MR Safety in Sweden: Nationwide Survey Reveals False Sense of Security

By Staff News Brief

A recently published Swedish survey has found that magnetic resonance imaging (MRI) personnel in Sweden express confidence in the nation’s MRI incident reporting mechanisms, despite a high number of severe MRI scanner-related safety incidents, near misses, and safety protocol breaches reported during a recent 12-month period.

“A false sense of security exists for MR” in Sweden, a multi-institutional team of researchers wrote in the study, published online in the Dec. 13, 2019 issue of European Radiology.1 The study also found that many respondents were unaware of incidents that occurred in their own departments and had been reported by their colleagues.

Sweden has no formal national registry for imaging-related safety incidents, but hospitals are encouraged to report them to the country’s health and social care inspectorate, according to the authors.

The study was conducted to survey MR safety incidents and their severity during a year-long period, as well as to evaluate MR personnel confidence in incident-reporting mechanisms.

It was part of a web-based questionnaire focusing on working conditions for MRI technologists and safety issues for patients compared to those in computed tomography (CT).

Some 620 MR personnel and 1,300 CT personnel at 92 imaging locations were surveyed. Among the 529 respondents were 345 full- or part-time technologists working with MR scanners in 81 hospitals, and 392 working full- or part-time with CT scanners in 86 hospitals. Thirty-nine percent reported working in both modalities, and nearly a third reported working at 12 hospitals affiliated with Sweden’s seven medical universities.

Survey questions for both modalities related to the reporting of injuries, material damage, or “close calls,” each of which was classified by researchers according to severity. Participants were also queried on their confidence in their facility’s incident-reporting policies and practices. Participants could also voluntarily complete a free-text description of incidents

Respondents reported 200 MR safety incidents and 156 CT safety incidents. MR-related incidents included 21 resulting in injury, 50 in material damage, and 129 considered to be close calls. CT-related incidents included 64 injuries, 39 cases of material damage, and 53 close calls.

The MR incidents and close calls related primarily to burns and projectiles, ranging from large items such as metal walkers, wheelchairs, and oxygen tanks, to smaller but still dangerous items such as scissors, knives, and cellphones. All these safety incidents were scored with a potential severity score ranging from 1 to 4, defined as the potential worst-case scenario outcome of a similar incident.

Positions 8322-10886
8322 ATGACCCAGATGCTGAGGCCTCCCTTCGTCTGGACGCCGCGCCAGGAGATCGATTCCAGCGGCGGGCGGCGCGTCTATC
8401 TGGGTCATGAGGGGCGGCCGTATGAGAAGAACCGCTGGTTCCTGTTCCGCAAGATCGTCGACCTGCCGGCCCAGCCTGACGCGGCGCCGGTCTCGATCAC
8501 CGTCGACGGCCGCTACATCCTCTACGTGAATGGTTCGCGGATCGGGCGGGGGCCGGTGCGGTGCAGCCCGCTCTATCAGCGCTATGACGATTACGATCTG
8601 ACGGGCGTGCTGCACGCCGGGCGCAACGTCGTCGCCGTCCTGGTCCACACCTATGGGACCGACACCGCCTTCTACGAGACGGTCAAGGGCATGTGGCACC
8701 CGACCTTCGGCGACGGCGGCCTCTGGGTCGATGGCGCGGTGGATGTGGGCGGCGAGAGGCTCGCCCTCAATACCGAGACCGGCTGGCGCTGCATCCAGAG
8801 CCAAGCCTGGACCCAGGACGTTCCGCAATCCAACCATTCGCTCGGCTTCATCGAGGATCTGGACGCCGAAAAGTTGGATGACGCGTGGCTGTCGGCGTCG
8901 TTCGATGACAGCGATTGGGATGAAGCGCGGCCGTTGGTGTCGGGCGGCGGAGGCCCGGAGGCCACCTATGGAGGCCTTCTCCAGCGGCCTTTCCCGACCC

A score of 1 represented the potential for minor consequences, such as discomfort or insignificant injury, while 4 represented the potential for a catastrophic outcome, such as death or persistent major disability. Among all MRI incidents addressed by the survey, 16% received the highest potential severity score. The scores were assigned by a joint discussion by the MR safety physicist, the head of MR safety research radiographer, the responsible research radiographer, and the study’s principal investigator.

The survey also revealed that 82% of respondents were not aware of incidents that had occurred at their facilities.

“This finding suggests that the healthcare system lacks functioning local incident-reporting systems assuring feedback to employees,” wrote the researchers, led by principal investigator Isabella Björkman--Burtscher, MD, PhD, Professor of Neuroradiology, and lead author Boel Hansson, both of the Department of Medical Imaging and Physiology at Skåne University Hospital in Lund.

While the large number of close calls reflect “a considerable awareness of safety risks and that safety practices and routines are in place for MR accident prevention,” the authors concluded that feedback is not effectively communicated to radiology personnel and others who come in contact with MR imaging. Among other suggestions, they recommend that Sweden adopt international standards for MR safety and to design and implement MR educational programs, safety procedures, and screening forms for patients.

Reference

  1. Hansson B, Olsrud J, Wilén J, et al. Swedish national survey on MR safety compared with CT: a false sense of security? Eur Radiol. Published online December 13, 2019. doi: 10.1007/s00330-019-06465-5.
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MR Safety in Sweden: Nationwide Survey Reveals False Sense of Security.  Appl Radiol. 

By Staff News Brief| January 24, 2020

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